“Migration is in the veins of the human being, and this dynamic will always exist.”

Erwin Garzona and Monica Arango | January 24, 2022

Ignacio Martínez, director of the Abba shelter

Ignacio Martínez has a background in theological studies and is an evangelical pastor. In 2021, he graduated as a lawyer, driven by a desire to strengthen his work in defense of migrants’ rights. In 1995, Ignacio founded the Abba shelter in Celaya, Mexico. “I started as a pastor who gave food on the roads, and now I am a lawyer for the human rights of migrants,” Ignacio says. CWS has teamed up with Abba for years to welcome and serve tens of thousands of migrants passing through central Mexico. 

Abba welcomes migrants with disabilities who have lost a limbs due to accidents on the railroad during transit. In the shelter, they provide physical and psychological rehabilitation. They also welcome migrant children who travel with their families or make migratory transit alone. Migrants from the LGBTIQ+ community are also welcomed.

We interviewed Ignacio to learn more about his work and motivation. This is that interview:

CWS: Why work with migrants?
Ignacio: For two reasons: My Christian formation and the experience we live as a family. First, I realize that God is interested in three types of population: widows, orphans and foreigners: that is, migrants. Celaya is an obligatory passage for migrants; it is the “golden gate of the Bajío,” an industrial corridor at the center of Mexico. But Guanajuato is also the third state to expel migrants, after Michoacán and Zacatecas, who send and live on remittances.

The other reason (the family) is that I have three brothers: one lives irregularly in the United States, and two more went there. One of them came to visit us, and when he returned, he was kidnapped. The person who was going to hire him in the United States paid the ransom. So we have a tough time in the family. I believe that we embody the migrant experience and the gospel message about this population so battered and needy in these times.

CWS: When did you decide to start with Abba? How did you imagine it?
Ignacio: We started with my wife and children, only giving food to the migrants on the train. And this grew to become a civil association. First, we rented a house, and began to serve migrants. Then, we acquired the property, and now we can purchase another one. For example, Haitian migrants are arriving in more significant numbers and the migratory flow, in general, is increasing. With the new immigration reform, which can no longer detain minors, you see entire families migrating.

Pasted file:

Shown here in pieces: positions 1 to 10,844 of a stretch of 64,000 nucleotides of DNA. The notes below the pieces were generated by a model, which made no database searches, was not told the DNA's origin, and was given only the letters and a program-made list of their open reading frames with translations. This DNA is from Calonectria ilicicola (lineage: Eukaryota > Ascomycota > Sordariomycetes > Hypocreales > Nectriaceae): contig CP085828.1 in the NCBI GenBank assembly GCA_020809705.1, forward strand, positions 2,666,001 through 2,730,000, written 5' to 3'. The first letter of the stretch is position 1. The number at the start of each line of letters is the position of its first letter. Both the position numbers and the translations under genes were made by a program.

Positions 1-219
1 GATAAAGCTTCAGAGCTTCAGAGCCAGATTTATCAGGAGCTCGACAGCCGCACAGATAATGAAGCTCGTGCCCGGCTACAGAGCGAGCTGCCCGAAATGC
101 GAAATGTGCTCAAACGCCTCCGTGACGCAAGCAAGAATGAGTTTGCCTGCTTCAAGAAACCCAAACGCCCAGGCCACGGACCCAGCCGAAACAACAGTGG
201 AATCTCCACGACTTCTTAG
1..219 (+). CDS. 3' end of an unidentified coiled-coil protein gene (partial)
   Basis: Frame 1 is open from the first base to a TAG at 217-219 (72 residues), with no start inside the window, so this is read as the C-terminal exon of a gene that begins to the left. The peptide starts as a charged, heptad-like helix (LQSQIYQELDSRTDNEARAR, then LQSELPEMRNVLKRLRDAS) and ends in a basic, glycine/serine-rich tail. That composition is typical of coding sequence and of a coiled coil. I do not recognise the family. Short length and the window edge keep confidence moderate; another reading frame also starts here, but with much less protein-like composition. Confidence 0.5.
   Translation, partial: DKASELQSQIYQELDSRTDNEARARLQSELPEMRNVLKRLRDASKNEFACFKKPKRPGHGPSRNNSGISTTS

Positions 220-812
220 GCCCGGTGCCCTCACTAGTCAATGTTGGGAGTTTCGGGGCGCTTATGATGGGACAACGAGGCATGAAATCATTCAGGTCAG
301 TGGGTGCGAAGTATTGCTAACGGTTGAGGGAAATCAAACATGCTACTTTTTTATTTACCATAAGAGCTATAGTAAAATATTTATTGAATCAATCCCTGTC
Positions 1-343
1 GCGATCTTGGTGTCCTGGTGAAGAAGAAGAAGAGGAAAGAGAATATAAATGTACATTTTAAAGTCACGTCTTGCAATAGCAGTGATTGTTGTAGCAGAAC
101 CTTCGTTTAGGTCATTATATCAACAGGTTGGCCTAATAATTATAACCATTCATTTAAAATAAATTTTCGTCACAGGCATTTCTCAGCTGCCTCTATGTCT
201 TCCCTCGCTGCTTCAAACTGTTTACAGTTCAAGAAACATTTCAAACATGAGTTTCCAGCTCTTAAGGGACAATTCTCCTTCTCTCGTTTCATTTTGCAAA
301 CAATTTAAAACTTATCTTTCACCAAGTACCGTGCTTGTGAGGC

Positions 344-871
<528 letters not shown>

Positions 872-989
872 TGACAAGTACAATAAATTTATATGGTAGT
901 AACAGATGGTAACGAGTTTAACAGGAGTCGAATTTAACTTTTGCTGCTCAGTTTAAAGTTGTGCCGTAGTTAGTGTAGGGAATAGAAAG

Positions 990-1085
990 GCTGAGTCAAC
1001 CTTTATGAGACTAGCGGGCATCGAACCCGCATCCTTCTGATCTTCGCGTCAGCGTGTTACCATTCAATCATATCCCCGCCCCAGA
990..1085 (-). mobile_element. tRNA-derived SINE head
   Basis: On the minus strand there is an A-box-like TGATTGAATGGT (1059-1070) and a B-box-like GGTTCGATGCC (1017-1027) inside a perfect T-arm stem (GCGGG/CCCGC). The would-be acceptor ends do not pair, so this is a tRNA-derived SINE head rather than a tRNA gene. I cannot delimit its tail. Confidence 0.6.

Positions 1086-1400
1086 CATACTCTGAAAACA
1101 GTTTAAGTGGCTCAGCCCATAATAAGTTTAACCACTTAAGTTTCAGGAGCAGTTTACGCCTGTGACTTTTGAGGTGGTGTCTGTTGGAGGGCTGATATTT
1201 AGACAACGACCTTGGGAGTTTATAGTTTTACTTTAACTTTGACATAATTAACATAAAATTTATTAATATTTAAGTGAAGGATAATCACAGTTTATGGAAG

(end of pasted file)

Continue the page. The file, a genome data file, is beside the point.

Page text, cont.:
CWS: How did you start offering legal and psychological counseling work and care for migrants with disabilities?
Ignacio: My philosophy of life is “we go where the wind takes us,” and in this case, it is the wind of the Holy Spirit. We are seeing how migration is dynamic and is making us sensitive to the needs of migrants. The model of care requires an attorney, and this is how decided to study law. I just finished in September 2021. We got the first case due to amputation, and after that, we established a relationship with the INGUDIS (Guanajuatense Institute for People with Disabilities). The ICRC (International Committee of the Red Cross) began a pilot service to serve a sector that no one serves: migrants with disabilities.

CWS: Why do you do advocacy?
Ignacio: The idea of ​​political incidence arises because we see a political structure of government that is too unfair; there is no equity. From my theological vision, God seeks equality and equity. We see in Mexico the denial of opportunity to the poor and the migrants. This government and economic structure does not accommodate the poor; it expels them. Therefore, we need to show you with numbers and testimonies with fundamental and solid bases what you are not doing and what you are doing wrong.

CWS: How is Abba House linked with other initiatives? 
Ignacio: Through REDODEM (Documentation Network of Organizations Defending Migrants), we have 23 shelters from Tapachula to Monterrey. We need support; we need a network, those other hands, and eyes to serve this vulnerable population. We must ask that they migrate in a dignified way. They come together to migrate with the caravans, but we see that they are vulnerable. And we must protect them.

CWS: How are the spiritual needs of migrants covered?
Ignacio: The mandate of love of neighbor leads us to the inclusion of all. Whether believers agree with me or not, Abba fulfills this service mandate. It is a human being with dignity. It seems that Mexico wants to pulverize the dignity of migrants. Some churches have criticized us for serving people from the LGBTIQ+ population. But we don’t care about these criticisms because we are interested in dignifying the people. Our call to embody the gospel message is this.

CWS: What is the future of Abba House?
Ignacio: We are expanding. In alliance with UNHCR, we acquired another property. We are building a shelter accessible to migrants with disabilities. In five years, I see a first-class shelter treating all basic needs, providing care for migrants with disabilities, facilitating access to safe employment for those who have achieved asylum and refuge.

Erwin Garzona is the CWS Regional Representative for Central America and Mexico. Monica Arango is the Communications and Advocacy Coordinator for our Latin America and the Caribbean team.

Meet one of the members of the Abba team here.